Behind every great ruler is a great dog, and Queen Elizabeth II is no exception.
The monarch, 93, has owned 30 dogs since her reign as Queen of the United Kingdom began in February 1952. The Queen received her first corgi, Susan, on her 18th birthday in 1944. Each corgi after that has been a descendant of Susan, who accompanied the Queen and her husband, Prince Philip, on their honeymoon in 1947 to Broadlands, Philip’s family home in the English countryside, and Birkhall, the Queen’s childhood estate.
Queen Elizabeth’s dogs even have their own room in Buckingham Palace, where they sleep on wicker beds and receive fresh sheets daily. As for food, the pups feast on meals each day prepared by the royal chef. The menus, which are individually designed for the dogs, consist of steak, poached chicken and rabbit. The food is also served by a butler on a silver platter.
Like the rest of the royal family, the Queen’s corgis also receive first-class treatment when they travel. Not only are the dogs driven around by chauffeurs, but they’re also personally carried down the steps of the plane by royal aids when they fly. The holidays are also special for the canines. Queen Elizabeth reportedly makes stockings for the pups, which she stuffs with toys and treats.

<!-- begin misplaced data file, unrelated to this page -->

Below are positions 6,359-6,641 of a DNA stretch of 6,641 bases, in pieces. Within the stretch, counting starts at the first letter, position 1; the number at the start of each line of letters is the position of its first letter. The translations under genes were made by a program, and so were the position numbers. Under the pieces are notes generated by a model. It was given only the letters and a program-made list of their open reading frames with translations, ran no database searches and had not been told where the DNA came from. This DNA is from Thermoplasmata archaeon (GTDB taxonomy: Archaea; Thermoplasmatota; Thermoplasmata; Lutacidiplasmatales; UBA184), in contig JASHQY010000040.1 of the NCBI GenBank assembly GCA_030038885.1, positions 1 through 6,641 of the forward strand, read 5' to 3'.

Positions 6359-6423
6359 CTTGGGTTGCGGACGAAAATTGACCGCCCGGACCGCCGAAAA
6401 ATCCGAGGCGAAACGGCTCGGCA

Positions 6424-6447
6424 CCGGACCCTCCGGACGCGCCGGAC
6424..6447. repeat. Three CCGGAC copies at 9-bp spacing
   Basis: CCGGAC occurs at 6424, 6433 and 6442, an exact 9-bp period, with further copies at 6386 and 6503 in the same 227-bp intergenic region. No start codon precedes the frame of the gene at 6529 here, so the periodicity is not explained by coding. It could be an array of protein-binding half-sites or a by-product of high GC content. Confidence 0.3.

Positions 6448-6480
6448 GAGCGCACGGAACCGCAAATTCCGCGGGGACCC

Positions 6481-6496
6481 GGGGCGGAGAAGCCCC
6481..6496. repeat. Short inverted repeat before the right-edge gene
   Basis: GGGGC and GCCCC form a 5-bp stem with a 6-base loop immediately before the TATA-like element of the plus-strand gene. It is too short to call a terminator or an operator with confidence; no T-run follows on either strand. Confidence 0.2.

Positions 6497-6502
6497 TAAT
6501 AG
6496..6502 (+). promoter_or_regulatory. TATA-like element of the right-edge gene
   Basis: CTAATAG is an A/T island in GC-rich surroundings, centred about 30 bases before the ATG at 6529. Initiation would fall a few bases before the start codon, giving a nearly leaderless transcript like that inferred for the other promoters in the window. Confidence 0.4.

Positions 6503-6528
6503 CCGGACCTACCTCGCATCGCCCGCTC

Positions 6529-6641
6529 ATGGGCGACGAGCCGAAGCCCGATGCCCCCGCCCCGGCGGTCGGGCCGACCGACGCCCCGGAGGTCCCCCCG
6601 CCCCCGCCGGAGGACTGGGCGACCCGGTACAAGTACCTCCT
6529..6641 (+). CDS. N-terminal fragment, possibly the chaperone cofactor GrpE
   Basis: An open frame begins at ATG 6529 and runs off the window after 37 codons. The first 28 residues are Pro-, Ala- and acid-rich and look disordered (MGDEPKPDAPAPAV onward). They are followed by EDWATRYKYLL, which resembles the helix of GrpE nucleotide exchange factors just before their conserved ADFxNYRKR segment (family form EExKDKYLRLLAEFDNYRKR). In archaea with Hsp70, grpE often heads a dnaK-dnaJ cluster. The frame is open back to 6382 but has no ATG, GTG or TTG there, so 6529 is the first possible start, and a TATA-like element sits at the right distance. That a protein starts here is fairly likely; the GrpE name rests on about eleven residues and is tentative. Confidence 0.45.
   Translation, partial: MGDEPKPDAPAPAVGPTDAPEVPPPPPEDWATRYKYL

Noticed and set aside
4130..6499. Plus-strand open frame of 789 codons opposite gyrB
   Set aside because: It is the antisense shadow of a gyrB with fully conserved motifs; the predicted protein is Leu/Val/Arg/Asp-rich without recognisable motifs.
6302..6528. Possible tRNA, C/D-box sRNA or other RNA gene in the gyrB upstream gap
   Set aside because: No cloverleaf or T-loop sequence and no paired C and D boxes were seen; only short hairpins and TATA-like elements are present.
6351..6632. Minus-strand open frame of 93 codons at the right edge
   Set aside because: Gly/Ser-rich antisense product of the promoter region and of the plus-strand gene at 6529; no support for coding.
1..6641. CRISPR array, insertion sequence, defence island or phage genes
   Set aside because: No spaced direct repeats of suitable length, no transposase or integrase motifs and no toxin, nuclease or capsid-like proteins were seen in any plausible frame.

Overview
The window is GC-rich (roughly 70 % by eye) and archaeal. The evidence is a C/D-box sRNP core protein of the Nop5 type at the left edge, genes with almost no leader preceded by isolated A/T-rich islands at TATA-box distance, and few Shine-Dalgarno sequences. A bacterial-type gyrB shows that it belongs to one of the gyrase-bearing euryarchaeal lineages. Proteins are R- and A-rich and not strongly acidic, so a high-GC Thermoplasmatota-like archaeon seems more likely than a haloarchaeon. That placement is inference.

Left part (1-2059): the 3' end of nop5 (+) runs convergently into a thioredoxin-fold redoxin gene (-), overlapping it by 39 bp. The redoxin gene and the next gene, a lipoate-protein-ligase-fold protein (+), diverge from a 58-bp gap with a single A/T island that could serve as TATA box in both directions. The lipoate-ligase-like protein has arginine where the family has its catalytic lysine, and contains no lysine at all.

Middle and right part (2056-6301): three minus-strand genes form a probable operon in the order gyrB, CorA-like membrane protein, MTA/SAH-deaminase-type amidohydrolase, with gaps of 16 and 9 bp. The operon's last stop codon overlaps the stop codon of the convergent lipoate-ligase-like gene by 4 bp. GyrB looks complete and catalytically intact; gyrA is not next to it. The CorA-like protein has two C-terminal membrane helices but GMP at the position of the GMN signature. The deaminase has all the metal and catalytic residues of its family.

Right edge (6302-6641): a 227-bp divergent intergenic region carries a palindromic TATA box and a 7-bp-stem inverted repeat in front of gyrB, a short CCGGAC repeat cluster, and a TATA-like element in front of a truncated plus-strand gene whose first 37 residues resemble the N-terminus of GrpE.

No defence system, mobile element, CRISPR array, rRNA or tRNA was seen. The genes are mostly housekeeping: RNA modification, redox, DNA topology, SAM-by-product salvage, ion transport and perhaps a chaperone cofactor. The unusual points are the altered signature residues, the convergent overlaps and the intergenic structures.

Though the corgis spend the most time with the Queen, that doesn’t mean they don’t have bonds with other royal family members. In an interview with BBC after his engagement announcement in November 2017, Prince Harry said that his grandmother’s dogs have a special relationship with his now-wife, Duchess Meghan.
“The corgis took to you straight away,” the Duke of Sussex, 35, said to his wife, 38. “I’ve spent the last 33 years being barked at, this one walks in, absolutely nothing. [They were] just wagging tails, and I was like, ‘Argh.'”
The former Suits actress added, “[They were] just laying on my feet during tea. It was very sweet.”
For more of Queen Elizabeth’s corgis, watch the video above.
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